Flanders Moss NNR
Our adders at Flanders Moss will now have finished the mating process and will be moving further out onto the moss to areas where they will feed. And they will be shedding their skin or slough as a shed skin is called. Adders can shed their skin up to 4 times a year, the males doing their first shed in mid to late April whereas females might not loose their first skin of the year until mid to late May.
Adders shed their skin to enable them to grow, and also to get rid of any parasites that are living on the outside of them. An adders skin doesn’t stretch or increase in area so to grow they develop a new skin under the old one and then old outer one comes loose and the adder gets out of it by scrapping its body along vegetation. It means that sometimes you can find a whole skin of an adder lying on the moss surface looking a bit like a discarded sock.
Not only are these beautiful to look at, as you can see the different types of scales on the head, body, even eyes, but it is also invaluable for science. In the UK adder populations are getting increasingly isolated by habitat destruction and by looking at the genebank created by collecting and preserving adder skins scientists can look at genetic impoverishment and viability of adders in a certain area. They can also check for presence of diseases and other health issues that might be in an adder population. The adder genebank already has a few sloughs from Flanders Moss so the Mosses adders are represented.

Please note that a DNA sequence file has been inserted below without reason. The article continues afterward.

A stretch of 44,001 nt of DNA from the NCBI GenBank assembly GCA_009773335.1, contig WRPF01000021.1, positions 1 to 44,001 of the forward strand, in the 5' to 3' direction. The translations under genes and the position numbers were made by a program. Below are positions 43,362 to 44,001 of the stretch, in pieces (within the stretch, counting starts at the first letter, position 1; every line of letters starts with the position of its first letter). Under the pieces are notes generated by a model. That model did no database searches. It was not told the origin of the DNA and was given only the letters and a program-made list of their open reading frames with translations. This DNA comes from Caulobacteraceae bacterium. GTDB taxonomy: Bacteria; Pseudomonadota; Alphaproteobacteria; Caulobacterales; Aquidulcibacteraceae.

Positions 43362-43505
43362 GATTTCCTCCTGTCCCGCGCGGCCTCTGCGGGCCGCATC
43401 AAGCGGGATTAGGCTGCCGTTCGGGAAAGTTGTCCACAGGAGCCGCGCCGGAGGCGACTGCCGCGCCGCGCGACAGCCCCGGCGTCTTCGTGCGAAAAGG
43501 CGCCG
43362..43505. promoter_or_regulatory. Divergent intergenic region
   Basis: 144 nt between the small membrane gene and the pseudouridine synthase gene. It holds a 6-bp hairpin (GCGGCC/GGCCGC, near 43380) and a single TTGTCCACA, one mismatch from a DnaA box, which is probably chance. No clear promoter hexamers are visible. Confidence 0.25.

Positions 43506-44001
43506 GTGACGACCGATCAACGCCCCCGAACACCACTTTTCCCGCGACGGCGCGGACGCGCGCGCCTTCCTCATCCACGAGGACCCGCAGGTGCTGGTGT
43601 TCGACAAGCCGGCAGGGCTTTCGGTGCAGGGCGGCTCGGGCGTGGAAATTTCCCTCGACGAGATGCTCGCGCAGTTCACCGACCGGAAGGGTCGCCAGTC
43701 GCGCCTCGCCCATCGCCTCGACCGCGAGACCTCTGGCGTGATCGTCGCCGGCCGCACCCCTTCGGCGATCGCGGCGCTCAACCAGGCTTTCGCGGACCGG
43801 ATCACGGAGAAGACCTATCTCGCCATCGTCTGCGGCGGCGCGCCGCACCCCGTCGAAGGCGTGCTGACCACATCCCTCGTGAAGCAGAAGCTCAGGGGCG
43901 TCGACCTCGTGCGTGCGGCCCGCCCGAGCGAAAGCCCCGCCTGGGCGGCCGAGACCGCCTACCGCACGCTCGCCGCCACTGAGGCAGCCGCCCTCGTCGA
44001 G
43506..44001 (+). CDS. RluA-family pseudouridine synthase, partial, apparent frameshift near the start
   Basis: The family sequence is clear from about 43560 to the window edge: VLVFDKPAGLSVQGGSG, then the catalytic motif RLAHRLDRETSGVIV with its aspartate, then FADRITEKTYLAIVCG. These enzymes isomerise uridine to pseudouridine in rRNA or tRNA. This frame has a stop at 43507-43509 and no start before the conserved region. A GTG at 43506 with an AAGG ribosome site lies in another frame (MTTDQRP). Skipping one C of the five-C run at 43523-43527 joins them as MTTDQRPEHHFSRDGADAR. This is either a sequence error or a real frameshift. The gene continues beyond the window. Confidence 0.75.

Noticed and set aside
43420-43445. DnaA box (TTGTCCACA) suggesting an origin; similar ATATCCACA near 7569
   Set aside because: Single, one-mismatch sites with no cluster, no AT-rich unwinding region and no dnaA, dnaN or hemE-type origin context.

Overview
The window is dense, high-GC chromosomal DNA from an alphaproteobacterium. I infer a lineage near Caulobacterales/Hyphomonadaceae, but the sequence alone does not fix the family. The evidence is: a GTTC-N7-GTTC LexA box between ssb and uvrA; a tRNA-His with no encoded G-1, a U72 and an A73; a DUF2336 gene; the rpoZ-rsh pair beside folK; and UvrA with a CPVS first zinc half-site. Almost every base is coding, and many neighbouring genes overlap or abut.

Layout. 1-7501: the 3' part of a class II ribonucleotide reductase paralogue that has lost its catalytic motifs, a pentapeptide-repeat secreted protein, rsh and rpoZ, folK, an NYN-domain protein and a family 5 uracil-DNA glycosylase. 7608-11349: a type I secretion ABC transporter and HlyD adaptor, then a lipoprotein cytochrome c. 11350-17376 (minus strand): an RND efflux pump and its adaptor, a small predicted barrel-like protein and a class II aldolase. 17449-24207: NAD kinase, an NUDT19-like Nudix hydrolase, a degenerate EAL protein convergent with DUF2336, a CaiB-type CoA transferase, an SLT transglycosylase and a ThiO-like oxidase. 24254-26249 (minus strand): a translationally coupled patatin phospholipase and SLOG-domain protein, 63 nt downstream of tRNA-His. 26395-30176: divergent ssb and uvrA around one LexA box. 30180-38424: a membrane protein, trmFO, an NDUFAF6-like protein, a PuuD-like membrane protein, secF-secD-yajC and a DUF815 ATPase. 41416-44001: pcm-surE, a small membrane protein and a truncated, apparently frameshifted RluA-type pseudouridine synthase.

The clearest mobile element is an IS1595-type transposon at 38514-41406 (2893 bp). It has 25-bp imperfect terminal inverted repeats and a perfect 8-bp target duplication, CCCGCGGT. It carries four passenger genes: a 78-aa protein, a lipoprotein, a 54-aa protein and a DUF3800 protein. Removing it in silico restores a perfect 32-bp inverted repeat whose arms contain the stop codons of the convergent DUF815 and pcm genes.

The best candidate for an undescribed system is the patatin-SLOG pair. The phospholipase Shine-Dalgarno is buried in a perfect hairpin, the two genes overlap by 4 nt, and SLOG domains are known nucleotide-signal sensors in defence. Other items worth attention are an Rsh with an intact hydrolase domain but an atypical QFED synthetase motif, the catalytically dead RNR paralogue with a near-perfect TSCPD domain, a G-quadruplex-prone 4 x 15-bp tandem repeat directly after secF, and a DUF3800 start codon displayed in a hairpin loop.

So if you are lucky enough to find an adder slough you too can can help by sending it to the adder genebank set up by Amphibian and Reptile Conservation see here. The details of how to prepare an adder slough and where to send it can be found on the Amphibian and Reptile Conservation website here